Big-block Chevelles have always been challenged by ground clearance, and larger tubes don’t help, but if there is more than 1 inch of room between the collector and the floor, there is certainly room to improve the ground clearance. One trick we learned from Mark Stielow is to first place the car on a hoist where you have access to the headers. Using a torch, carefully heat the header primary tubes just behind the collector, then use a long prybar to bend the collector upward. This involves finesse, so work carefully. Stielow says he’s used this method to improve ground clearance on his Pro Touring Camaros. Another possibility is to eliminate that large, three-bolt collector flange. It takes up room on both the floorpan and ground clearance sides. To replace it, you can go with a ball flange adapter kit from Flowmaster or use V-band clamps. The Flowmaster kit uses a spherical ball shape to seal the collector to the exhaust system and has to be welded to the collector. It attaches to the intermediate pipes with a two-bolt connector. These bolts are parallel with the floor, improving ground clearance over the traditional three-bolt collector flange. The best way to go is with a set of V-band clamps. These clamps have been successfully used in the turbocharger industry for years, and Afco makes a set in 3- or 31/2-inch diameter. The clamps use two stainless steel sealing surfaces that are held together with a band clamp. The sealing surfaces have flanges that must be welded to the collector and the exhaust pipe, but to install or remove them, just slip the band clamp over the two sealing flanges, tighten the nut, and you’re done. We used these V-band clamps on my Chevelle exhaust system at the mufflers and the collectors. It’s a quick way to remove the system; they take up very little room compared with a three-bolt flange system and have no gaskets to leak.

More Info

Afco; Boonville, IN; 800/632-2320;
Flowmaster; Santa Rosa, CA; 800/544-4761;

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Hi,What chain of events must occur to allow any new car with a normally aspirated engine to start in any weather and within moments idle nicely at 700 rpm ? Now, assuming whatever recipe is needed is it safe to assume that any normally aspirated engine in sound condition could run like a brand new car (idle at 700 rpm within moments, great acceleration, low emissions, etc) by adding fuel injection ?My situation: I have a 1954 Cadillac Series 62 2 door that I have been building as a phantom Hurst/Cadillac. The engine is a 1970 Cadillac 472, 10:1 compression, homemade headers with 2.5 Flowmaster 70s all the way to the back of the car with a 1975 Cadillac EFI set up (Throttle body,fast idle valve, fuel rail, fuel injectors) , 1981 Cadillac V8-6-4 HEI computer controlled distributor. This is all managed by a Megasquirt 2 V3 computer. Other than the attached parts the engine is bone stock down to the cam. I had the heads redone to factory specs.I have an Innovative Motorsports LC-1 wide band sensor. I have a Walbro fuel pump. I forget the specs. But, the fuel pressure is ~ 39 psi as needed. It has the factory regulator too.BTW, The Hurst part is a Hurst Auto/Stick 1 mated to a turbo 400.I have been having issues tuning this engine. I am running the motor with an alternating bank injection mode. The timing is ~ 0degrees BTDC at the wheel with the Megasquirt in concert with the setting. One thing I do not understand which I think could be causing the issue is that I have wired the alternating banks to 1,2,7,8 and 3,4,5,6 based on the original Cadillac design. But, the firing order is 1,5,6,3,4,2,7,8. Shouldn't the injection order follow the firing order ? How could any engine be expected to run correctly with this conflict ? Problems include a very high idle when cold (1300 1600 rpm) and the WB sensor reading way too lean than way too rich. Adjusting the VE table seems to do little. Lately I am having an issue with the passenger header smoking like crazy. It appears that something is burning from the inside out! When this happens I normally shut it down and re-evaluate.As bad as it runs the car can keep up with traffic easily. The car with this set up has never been able to spin the tires from a dead stop. At one point the car could spin the tires with the stock quadrajet.What is your assessment ?Daniel KesterEast Meadow, NY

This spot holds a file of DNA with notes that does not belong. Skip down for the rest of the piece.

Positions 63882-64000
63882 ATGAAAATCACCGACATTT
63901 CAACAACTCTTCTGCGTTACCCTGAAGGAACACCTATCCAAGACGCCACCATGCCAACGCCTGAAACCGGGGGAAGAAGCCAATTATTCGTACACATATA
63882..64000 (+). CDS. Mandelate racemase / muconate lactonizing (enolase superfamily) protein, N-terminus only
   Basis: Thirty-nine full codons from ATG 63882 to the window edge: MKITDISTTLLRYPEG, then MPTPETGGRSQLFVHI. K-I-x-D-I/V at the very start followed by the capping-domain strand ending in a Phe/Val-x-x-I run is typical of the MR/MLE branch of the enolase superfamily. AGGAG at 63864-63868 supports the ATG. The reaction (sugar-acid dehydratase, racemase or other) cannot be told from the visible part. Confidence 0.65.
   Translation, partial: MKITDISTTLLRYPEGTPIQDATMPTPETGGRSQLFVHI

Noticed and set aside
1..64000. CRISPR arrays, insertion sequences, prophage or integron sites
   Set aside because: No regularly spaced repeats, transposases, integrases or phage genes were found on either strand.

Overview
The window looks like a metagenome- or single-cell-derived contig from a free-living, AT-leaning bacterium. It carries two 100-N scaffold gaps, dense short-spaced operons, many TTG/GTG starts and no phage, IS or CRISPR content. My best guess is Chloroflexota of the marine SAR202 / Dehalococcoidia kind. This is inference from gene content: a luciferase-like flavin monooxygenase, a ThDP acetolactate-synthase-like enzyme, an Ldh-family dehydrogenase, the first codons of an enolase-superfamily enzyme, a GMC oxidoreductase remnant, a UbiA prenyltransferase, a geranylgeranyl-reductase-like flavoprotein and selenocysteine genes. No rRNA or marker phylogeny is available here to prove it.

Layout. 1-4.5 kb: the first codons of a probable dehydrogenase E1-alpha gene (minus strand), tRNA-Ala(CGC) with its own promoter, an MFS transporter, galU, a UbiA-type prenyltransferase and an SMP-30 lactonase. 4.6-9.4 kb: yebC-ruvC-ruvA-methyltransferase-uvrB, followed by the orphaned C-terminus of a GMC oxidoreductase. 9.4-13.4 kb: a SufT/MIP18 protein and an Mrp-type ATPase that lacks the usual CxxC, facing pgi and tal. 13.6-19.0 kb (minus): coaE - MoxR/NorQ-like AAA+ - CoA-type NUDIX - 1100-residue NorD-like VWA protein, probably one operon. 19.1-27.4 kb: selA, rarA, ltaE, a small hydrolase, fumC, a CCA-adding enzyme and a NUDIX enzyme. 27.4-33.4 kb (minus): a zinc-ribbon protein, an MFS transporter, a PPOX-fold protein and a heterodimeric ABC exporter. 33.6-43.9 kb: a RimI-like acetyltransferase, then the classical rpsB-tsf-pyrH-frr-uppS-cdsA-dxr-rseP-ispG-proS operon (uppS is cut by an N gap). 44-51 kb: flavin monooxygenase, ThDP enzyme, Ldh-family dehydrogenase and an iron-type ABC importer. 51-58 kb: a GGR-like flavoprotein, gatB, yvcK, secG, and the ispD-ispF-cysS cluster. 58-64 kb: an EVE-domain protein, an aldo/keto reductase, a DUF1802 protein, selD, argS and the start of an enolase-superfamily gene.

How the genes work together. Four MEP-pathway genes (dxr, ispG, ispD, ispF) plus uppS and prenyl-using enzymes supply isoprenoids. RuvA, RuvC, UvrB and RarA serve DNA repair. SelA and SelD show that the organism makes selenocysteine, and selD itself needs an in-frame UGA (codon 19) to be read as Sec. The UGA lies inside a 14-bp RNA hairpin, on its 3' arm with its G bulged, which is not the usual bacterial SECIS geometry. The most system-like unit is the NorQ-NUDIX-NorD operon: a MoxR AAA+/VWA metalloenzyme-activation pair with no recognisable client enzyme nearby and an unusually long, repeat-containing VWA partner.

Just read the Jan issue about oil. I contacted Isky for their recommendations on cam breakin. They told me to use the Brad Penn 30 break in oil and that I also did not need to add any extra ZDDP.